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The Birth of Ethics / Reconstructing the Role and Nature of Morality

The Birth of Ethics / Reconstructing the Role and Nature of Morality

Philip (L.S. Rockefeller University Professor of Human Values and Distinguished Professor of Philosophy, Princeton University and Australian National University) Pettit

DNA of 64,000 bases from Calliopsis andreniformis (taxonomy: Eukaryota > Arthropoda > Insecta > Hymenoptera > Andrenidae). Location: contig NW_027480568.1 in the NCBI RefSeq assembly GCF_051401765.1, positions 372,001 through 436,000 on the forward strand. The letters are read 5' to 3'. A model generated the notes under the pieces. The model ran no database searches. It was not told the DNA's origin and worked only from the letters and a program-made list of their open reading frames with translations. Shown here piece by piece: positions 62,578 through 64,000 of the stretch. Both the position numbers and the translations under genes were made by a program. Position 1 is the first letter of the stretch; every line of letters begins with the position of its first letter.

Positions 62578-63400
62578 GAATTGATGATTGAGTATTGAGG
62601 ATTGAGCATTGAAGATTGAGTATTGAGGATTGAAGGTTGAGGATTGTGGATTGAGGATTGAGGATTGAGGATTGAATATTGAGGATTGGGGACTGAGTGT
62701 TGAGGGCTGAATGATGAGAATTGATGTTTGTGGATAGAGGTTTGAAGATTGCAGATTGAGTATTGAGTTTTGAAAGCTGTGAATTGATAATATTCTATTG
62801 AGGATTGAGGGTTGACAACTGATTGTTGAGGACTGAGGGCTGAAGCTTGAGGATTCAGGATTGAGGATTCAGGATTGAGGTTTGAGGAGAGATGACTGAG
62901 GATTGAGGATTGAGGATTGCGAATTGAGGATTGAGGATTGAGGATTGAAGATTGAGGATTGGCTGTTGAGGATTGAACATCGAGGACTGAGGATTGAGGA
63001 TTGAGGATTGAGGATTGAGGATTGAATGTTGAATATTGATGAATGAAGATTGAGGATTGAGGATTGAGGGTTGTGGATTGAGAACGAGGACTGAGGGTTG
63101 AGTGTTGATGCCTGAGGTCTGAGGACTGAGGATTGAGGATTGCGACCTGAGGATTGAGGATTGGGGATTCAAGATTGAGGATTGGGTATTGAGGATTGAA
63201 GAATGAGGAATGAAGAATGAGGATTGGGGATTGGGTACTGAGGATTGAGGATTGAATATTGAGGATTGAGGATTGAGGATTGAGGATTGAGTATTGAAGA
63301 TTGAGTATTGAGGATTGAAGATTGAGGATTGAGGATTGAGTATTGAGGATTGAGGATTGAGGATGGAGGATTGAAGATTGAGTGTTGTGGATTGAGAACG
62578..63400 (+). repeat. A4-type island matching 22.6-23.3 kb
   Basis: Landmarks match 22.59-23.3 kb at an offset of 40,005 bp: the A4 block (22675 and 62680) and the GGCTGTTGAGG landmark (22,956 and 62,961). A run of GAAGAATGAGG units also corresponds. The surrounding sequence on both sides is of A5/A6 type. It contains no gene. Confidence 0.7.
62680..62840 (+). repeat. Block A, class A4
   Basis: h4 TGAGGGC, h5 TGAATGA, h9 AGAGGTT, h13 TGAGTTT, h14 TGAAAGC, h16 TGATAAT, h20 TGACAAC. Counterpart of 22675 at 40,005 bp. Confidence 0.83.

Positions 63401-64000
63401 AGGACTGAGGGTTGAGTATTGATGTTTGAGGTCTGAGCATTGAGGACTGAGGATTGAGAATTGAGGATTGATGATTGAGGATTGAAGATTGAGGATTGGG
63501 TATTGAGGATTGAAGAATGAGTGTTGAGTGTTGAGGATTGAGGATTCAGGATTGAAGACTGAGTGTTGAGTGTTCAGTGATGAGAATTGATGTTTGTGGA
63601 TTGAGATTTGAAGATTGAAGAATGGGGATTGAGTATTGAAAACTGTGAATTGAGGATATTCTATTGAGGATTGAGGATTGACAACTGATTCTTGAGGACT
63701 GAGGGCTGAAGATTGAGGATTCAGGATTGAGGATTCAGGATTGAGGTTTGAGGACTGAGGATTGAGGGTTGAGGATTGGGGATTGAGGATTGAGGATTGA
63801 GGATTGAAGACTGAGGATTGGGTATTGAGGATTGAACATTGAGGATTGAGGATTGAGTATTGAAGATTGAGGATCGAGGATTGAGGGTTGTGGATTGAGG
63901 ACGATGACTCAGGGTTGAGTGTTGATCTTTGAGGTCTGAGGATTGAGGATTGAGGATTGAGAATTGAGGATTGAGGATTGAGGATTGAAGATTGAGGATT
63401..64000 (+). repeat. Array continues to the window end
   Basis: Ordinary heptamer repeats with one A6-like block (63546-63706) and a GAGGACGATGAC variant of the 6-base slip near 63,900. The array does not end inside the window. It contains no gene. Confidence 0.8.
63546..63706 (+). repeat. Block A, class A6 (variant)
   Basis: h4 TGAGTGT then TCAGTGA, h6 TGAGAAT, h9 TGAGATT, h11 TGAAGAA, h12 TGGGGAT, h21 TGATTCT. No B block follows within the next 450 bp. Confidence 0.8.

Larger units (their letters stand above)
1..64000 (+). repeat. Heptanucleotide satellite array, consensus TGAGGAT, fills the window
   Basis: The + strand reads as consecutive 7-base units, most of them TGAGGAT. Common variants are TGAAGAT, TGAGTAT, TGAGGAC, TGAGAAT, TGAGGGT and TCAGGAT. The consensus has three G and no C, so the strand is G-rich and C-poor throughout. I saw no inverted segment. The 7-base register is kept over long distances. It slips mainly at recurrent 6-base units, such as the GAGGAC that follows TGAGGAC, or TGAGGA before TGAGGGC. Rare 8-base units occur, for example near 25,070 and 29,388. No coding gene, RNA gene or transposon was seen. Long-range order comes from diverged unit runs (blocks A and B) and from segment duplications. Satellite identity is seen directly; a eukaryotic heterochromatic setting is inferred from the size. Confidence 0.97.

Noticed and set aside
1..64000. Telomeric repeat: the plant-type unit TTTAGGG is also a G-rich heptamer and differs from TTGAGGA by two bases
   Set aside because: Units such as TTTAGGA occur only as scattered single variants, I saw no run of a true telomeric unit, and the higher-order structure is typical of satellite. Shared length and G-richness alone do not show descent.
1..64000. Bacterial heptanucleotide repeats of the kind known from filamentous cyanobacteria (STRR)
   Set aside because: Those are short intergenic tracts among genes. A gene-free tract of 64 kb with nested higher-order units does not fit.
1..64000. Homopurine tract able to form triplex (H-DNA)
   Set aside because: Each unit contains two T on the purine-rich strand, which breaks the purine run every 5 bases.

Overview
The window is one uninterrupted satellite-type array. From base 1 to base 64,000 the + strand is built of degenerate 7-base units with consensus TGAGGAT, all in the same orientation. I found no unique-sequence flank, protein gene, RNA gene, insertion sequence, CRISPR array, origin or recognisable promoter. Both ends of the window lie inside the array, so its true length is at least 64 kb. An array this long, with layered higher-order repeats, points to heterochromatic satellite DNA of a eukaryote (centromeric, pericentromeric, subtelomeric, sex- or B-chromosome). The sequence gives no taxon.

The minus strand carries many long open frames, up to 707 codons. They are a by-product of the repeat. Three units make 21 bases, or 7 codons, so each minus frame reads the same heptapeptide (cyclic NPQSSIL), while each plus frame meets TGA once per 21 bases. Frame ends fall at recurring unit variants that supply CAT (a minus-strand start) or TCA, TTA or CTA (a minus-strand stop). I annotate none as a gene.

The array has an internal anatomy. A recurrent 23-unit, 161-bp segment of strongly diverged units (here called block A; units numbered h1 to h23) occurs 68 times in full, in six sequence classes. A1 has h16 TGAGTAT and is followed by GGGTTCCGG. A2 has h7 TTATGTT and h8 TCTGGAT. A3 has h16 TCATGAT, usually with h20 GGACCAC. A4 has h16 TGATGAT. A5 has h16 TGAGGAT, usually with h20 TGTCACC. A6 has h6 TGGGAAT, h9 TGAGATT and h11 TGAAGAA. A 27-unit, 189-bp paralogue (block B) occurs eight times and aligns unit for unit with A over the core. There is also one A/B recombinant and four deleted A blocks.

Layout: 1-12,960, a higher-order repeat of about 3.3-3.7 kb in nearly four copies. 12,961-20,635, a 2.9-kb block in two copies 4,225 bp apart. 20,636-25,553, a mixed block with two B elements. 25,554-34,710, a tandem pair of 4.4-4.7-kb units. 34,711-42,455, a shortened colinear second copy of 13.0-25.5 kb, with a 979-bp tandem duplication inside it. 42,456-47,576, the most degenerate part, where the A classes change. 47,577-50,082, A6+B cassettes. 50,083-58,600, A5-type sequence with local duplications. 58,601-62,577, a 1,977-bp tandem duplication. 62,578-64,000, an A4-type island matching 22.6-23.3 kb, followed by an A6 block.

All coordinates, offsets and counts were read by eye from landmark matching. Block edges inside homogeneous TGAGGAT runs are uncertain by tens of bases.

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Imagine a human society, perhaps in pre-history, in which people were generally of a psychological kind with us, had the use of natural language to communicate with one another, but did not have any properly moral concepts in which to exhort one another to meet certain standards and to lodge related claims and complaints. According to The Birth of Ethics, the members of that society would have faced a set of pressures, and made a series of adjustments in response, sufficient to put them within reach of ethical concepts. Without any planning, they would have more or less inevitably evolved a way of using such concepts to articulate desirable patterns of behavior and to hold themselves and one another responsible to those standards. Sooner or later, they would have entered ethical space. While this central claim is developed as a thesis in conjectural history or genealogy, the aim of the exercise is philosophical. Assuming that it explains the emergence of concepts and practices that are more or less equivalent to ours, the story offers us an account of the nature and role of morality. It directs us to the function that ethics plays in human life and alerts us to the character in virtue of which it can serve that function. The emerging view of morality has implications for the standard range of questions in meta-ethics and moral psychology, and enables us to understand why there are divisions in normative ethics like that between consequentialist and Kantian approaches.
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